For most businesses, there will come a time when an injection of funds is required, but in such a fast-paced, metamorphic business landscape, it’s no surprise that the financial world favours immediacy.
So how can a business get the finance it needs? What are the options? And how can it get organised to ensure it gets a yes from the lender? Let’s think about Invoice Factoring.
What is Invoice Factoring?
Invoice factoring is a form of debt financing which allows businesses to borrow money to the amount of their outstanding invoices. This form of funding grants businesses quick access to cash and is relatively low-risk in comparison to other forms of debt financing.
Invoice Factoring is commonly used by businesses as a short-term cash flow stabiliser, rather than for making a large capital investment.
Factoring invoices are usually suitable for businesses offering contracted work or companies that trade with other businesses or government agencies.
How Does It Work?
The first step in invoice factoring is completed when the borrowing party issues a bill to their customer on an account due in a 90-day time frame.
The business then sells their accounts receivable to a lender e.g. a lender gives the business the cash due on the invoice before the client pays. When the client pays the lender then receives their cash back. There is a fee and the application process varies depending on the provider you choose.
It should be noted that once you submit your application the lender will assess how eligible you are as a debtor – criteria to consider include; the amount the business wishes to borrow, the sum of their open account(s), the credit history of the business’s customers and any other credit risks.
Once an application is approved, the factor can then release a portion of the requested fund to their debtor, this is typically 80% of the borrowers’ pending invoices – this is referred to as the ‘advance rate’. Risk factors that can affect the advance rate are the debtor’s industry and the size of the transaction.
Following approval, a business’ customer will be notified that the company has assigned receipt of outstanding invoice payments to the factor, this is known as a ‘notice of assignment’ and allows remittance to be dispensed into a lockbox account.
If a client pays the sum of the unsettled invoice and meets the terms of the original invoice, the factor is then able to forward the borrower the remaining invoice amount. This will include the deduction of factoring fees also referred to as a ‘reserve amount’.
Invoice factoring is a great way for businesses to release tied up funds from unpaid invoices.
This process saves time as businesses don’t have to wait for their customers to pay their bill. Furthermore, admin time is saved as most factoring providers will pursue invoice payment directly from the client.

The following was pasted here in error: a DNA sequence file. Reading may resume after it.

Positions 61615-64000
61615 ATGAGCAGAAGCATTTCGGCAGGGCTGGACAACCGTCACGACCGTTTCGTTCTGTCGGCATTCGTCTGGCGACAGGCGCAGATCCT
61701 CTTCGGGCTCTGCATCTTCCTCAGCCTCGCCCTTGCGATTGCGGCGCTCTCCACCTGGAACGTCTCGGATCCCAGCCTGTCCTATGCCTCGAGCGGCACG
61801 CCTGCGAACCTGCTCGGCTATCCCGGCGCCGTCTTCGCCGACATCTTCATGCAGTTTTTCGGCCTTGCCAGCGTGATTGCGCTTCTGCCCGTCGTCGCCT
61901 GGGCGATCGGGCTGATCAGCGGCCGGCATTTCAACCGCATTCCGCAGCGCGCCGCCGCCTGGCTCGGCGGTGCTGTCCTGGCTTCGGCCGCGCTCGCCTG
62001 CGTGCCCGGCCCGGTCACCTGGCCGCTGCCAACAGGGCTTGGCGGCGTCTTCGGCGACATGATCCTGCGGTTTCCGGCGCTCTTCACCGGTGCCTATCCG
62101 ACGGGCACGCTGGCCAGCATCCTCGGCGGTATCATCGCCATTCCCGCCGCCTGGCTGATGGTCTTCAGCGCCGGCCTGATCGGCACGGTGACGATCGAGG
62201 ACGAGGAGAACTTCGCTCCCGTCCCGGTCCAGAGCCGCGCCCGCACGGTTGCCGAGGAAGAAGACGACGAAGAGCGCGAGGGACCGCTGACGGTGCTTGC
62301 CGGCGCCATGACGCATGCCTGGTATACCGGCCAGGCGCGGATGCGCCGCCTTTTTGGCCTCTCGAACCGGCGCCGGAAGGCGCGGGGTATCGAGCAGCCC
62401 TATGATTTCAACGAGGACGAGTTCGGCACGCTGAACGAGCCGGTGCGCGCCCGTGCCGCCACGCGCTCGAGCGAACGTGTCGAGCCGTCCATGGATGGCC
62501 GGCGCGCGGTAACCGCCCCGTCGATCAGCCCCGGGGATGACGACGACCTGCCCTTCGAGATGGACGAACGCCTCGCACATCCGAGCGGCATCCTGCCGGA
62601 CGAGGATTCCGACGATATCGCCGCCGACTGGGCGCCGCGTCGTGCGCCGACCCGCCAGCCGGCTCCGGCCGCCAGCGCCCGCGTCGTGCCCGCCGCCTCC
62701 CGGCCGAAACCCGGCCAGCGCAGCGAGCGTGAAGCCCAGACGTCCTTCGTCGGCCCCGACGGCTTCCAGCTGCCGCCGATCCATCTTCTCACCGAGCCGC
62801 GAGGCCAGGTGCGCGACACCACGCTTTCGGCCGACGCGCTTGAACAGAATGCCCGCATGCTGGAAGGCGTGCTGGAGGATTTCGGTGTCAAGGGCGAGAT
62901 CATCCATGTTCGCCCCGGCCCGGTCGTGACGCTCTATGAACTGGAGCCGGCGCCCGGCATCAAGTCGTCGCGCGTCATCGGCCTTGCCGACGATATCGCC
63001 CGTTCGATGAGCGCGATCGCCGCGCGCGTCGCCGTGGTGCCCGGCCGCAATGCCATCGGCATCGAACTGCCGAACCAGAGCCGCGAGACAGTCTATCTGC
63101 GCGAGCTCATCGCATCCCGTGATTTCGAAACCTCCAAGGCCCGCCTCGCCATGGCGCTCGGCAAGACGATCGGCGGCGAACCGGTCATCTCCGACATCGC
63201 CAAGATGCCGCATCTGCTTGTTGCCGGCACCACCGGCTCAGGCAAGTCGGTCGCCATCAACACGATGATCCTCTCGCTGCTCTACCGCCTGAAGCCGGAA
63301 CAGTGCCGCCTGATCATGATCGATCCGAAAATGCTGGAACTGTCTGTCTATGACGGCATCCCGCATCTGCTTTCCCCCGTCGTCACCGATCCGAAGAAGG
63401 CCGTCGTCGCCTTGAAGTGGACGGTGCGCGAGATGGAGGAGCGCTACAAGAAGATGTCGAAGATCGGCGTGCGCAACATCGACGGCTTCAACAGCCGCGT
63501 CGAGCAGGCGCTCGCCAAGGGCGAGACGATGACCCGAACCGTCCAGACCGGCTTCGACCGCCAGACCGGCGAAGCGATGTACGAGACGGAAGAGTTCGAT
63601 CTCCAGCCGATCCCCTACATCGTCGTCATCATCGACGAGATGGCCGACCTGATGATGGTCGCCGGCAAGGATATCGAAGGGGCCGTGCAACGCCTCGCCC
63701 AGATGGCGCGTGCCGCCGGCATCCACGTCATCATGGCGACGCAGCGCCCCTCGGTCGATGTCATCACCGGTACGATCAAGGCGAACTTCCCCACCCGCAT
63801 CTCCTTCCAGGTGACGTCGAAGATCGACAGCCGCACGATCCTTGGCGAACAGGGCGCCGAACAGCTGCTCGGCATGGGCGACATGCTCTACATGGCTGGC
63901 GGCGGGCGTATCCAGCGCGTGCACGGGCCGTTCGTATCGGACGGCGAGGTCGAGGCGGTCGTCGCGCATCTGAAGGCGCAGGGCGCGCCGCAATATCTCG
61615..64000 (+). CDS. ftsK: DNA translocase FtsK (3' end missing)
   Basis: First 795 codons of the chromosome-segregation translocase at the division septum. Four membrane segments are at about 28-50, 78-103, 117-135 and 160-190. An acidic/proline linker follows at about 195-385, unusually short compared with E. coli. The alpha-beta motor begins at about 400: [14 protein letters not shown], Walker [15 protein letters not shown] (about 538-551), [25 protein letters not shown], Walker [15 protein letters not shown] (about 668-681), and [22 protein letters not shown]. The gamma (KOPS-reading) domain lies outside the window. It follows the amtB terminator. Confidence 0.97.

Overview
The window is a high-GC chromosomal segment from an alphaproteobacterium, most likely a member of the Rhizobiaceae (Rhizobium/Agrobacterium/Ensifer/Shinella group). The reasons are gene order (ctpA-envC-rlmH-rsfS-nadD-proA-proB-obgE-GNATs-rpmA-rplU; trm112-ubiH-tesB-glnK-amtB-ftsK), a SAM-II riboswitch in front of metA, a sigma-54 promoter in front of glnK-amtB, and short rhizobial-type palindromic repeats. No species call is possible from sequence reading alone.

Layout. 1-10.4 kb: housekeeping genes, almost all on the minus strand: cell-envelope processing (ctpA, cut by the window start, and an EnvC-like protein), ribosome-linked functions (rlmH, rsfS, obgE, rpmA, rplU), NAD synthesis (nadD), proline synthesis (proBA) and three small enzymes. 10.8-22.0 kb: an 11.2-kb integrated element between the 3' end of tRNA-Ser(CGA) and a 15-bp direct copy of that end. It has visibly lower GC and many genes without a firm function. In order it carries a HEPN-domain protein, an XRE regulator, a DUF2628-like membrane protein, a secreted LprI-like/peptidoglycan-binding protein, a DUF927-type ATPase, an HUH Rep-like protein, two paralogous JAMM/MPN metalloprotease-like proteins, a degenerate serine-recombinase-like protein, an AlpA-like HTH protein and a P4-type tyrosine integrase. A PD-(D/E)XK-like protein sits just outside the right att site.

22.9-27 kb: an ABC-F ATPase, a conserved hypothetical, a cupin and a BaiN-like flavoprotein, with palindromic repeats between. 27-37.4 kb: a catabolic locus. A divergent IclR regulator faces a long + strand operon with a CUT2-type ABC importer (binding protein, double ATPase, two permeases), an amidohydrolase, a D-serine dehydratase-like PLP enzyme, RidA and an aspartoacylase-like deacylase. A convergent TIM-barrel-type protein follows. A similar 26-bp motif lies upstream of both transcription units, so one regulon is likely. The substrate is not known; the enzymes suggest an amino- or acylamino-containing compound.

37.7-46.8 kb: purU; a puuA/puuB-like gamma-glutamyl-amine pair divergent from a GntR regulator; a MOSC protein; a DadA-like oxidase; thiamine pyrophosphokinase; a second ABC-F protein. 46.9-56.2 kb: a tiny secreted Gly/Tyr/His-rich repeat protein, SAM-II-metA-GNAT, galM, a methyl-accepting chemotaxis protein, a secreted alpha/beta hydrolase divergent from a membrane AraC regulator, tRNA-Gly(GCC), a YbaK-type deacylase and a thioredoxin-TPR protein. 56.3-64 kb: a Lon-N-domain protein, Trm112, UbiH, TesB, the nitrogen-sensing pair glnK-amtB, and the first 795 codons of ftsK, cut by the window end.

Invoice factoring also allows the business to manage their cash flow more easily as the payments are dispensed in instalments.
Like most other forms of debt financing, factoring providers charge disbursements monthly in addition to other extra fees.
Factoring companies can set stipulations for debtors based on how many regular customers a business gets and how much foreign trade they do.
Small businesses often prefer to maintain working relationships with their clientele, and this can be made difficult if factoring companies manage credit control as they take over the customer liaison role.
Is Invoice Factoring Right for Your Business?
The Asset Based Finance Association (ABFA) have reported that over 45,000 businesses across a range of industries are currently using invoice factoring in the UK. If your customer base trades on credit terms, you would like to increase your working capital or grow your business and you need an immediate cash flow boost, invoice factoring may be worth considering.
Cottons Chartered Accountants and Invoice Factoring
Cottons understand what a business needs to do to secure invoice based lending. Recently we notably assisted a client in achieving invoice finance in less than three weeks through Close Brothers and enabled a company takeover.
Talk to us about getting your business in shape for finance and introducing you to the correct lenders.
Cottons have chartered accountants in London, Northampton, Rugby and Daventry. Our local offices support local businesses of all sizes with a firm understanding of their individual economic areas. Contact us if you would like to know more about our reliable tax and accounting services for your business.